“I came up to be with Gwynyvar and wait for your return.  You know how lovely Cadbury is in the Spring.  We were having a wonderful time until Gwenhwyfach showed up and ruined everything.  But Goreu, where is Arthur?”

“Busy,” Gerraint said, and turned her to his side after a peck on her lips.  He stepped to Gwenhwyfach.  “What did you think you were doing?  Don’t you know this will not end well?”

“For you, perhaps.”  Gwenhwyfach drew herself up and found some haughtiness to cover her face.  “Meryddin made everything clear to me.  Arthur’s son will be a great man, remembered by all of history.”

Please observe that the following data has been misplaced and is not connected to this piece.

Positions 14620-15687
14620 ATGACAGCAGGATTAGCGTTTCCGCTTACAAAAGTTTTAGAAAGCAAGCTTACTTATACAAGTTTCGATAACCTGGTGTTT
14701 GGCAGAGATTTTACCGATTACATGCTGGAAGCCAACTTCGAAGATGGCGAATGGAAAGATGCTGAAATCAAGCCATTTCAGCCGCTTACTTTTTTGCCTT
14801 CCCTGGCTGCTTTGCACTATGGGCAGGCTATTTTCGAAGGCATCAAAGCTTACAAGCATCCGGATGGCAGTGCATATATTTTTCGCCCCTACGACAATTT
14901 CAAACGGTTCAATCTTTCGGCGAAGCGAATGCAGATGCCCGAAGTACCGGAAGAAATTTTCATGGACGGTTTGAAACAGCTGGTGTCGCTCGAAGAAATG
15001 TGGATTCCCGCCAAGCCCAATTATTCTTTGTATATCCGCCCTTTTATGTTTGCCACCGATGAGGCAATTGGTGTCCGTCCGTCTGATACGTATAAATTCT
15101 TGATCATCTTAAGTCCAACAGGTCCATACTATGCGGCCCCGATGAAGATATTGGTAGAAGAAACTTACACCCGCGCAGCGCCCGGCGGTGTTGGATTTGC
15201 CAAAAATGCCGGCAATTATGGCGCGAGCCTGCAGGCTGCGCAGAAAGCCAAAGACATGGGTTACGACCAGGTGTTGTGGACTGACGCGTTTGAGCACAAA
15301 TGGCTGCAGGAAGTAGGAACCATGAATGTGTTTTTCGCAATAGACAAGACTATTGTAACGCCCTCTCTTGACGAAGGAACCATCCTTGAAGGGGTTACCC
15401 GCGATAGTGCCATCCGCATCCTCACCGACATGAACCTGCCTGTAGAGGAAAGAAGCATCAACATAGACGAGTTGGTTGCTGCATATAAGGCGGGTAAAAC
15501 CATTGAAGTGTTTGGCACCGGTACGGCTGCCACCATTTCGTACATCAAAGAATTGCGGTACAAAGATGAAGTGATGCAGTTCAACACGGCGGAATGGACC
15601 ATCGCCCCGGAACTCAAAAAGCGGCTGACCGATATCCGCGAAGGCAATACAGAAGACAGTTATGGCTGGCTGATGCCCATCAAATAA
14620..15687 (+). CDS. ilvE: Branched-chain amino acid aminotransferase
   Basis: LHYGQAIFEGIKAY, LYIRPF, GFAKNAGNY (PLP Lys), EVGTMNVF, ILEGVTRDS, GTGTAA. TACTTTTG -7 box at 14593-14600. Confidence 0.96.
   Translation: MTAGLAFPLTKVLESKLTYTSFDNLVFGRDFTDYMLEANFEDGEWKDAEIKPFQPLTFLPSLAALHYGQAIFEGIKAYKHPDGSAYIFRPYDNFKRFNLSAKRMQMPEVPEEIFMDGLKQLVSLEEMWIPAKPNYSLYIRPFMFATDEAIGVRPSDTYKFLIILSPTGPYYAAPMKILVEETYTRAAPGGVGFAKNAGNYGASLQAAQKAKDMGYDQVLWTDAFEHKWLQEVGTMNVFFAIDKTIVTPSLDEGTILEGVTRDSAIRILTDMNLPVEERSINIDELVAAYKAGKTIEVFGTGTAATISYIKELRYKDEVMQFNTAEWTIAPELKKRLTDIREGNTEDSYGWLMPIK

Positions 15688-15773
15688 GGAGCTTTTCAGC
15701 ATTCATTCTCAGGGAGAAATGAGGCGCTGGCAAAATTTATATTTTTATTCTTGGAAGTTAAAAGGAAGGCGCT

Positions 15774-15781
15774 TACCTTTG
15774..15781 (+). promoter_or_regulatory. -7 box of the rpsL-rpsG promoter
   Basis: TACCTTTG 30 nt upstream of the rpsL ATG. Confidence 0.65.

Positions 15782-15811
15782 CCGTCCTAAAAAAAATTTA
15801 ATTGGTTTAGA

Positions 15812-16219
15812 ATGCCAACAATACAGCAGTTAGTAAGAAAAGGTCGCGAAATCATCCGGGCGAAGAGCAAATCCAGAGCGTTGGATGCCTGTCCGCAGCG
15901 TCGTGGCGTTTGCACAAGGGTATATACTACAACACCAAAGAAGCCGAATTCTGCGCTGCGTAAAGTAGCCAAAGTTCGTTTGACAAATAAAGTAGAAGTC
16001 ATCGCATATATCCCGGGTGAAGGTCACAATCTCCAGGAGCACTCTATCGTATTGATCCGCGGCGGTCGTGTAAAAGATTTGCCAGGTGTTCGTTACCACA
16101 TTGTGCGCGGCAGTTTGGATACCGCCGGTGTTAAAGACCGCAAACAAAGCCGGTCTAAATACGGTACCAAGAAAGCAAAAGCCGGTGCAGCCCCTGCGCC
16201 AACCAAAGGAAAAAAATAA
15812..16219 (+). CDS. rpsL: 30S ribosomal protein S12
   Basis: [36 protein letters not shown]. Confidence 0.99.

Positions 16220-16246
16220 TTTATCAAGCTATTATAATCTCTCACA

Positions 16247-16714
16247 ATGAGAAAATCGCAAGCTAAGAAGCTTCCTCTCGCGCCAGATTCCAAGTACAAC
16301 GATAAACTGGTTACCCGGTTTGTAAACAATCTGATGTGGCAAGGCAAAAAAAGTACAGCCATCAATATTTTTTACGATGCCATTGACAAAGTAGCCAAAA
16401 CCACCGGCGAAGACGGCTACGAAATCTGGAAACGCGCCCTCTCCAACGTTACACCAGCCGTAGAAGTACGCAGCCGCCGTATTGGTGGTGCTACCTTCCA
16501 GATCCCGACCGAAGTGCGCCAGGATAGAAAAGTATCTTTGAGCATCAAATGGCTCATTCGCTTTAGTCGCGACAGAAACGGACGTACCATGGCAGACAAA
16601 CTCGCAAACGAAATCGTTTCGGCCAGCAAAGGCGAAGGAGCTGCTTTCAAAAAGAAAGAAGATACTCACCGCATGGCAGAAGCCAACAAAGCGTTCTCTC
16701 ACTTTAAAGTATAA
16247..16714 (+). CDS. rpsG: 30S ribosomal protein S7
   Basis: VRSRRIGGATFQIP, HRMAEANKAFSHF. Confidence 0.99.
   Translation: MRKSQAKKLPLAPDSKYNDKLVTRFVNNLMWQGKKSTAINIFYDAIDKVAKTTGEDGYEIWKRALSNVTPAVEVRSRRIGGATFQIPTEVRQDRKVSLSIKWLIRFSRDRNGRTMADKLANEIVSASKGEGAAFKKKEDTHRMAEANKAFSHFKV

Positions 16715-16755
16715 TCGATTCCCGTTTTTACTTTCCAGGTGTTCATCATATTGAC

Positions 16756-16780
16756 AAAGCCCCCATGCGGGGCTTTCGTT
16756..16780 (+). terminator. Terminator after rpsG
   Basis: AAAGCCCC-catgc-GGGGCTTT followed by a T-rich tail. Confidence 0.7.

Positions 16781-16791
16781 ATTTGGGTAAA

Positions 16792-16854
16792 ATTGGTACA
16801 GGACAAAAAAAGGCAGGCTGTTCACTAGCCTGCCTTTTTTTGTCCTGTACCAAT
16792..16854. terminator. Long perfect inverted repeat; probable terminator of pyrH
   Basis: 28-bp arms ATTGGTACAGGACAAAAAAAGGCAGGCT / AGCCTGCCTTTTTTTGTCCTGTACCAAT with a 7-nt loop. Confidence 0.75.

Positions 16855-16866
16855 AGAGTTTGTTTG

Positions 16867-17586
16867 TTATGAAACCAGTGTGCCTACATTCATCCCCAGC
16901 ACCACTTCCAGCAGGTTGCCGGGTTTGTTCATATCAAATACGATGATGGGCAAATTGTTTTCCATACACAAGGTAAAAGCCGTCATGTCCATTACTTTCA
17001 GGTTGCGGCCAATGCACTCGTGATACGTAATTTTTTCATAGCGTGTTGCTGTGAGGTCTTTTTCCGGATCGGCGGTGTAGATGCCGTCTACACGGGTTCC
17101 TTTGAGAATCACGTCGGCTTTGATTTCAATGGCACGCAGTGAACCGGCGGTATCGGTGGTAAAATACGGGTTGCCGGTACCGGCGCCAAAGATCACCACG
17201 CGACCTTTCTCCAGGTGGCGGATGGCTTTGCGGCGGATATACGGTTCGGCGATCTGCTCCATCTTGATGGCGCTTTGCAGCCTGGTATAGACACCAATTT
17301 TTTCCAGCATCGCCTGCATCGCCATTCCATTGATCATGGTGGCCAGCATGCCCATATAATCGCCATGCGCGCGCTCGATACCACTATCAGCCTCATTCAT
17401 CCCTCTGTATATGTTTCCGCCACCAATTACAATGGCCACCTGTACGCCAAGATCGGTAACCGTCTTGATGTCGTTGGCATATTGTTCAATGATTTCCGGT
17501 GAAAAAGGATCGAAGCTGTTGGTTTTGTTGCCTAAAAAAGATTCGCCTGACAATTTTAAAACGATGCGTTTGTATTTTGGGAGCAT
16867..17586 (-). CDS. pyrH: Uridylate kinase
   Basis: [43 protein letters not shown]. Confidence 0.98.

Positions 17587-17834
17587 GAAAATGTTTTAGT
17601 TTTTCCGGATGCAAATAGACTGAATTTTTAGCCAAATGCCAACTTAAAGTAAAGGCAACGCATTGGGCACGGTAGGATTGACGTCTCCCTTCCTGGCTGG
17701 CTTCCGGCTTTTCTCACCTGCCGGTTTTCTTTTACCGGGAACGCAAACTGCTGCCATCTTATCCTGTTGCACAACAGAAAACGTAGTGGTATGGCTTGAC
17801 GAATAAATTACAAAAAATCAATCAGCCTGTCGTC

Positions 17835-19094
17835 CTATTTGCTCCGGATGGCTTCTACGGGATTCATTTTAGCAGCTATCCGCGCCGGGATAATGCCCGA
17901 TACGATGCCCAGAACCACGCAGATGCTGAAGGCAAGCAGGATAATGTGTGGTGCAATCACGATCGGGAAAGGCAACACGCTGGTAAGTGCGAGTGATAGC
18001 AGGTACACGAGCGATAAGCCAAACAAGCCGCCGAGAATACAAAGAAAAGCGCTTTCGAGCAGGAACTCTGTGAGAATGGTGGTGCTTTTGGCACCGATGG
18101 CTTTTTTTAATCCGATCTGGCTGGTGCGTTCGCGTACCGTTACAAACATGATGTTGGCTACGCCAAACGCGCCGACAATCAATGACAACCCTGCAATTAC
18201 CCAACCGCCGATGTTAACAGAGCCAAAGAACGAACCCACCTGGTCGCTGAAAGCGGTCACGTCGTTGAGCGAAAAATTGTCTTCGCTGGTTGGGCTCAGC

“He will,” Gerraint agreed.  “As a murdering, power hungry, kidnapping fool,” and he thought Merlin had one last card to play after all.

“What?” Gwenhwyfach arched her back.

“Sit down and shut up,” Gerraint said.

“What?” Gwenhwyfach wasn’t moving.

“SIT,” Gerraint commanded, and Enid and Gwynyvar stepped up and grabbed Gwenhwyfach’s arms.  They dragged her to a chair at the table and threw her into it.  

“You will suffer,” Gwenhwyfach threatened.

“Coppertone, please make her shut up,” Gerraint said, as he stepped up to the prisoners.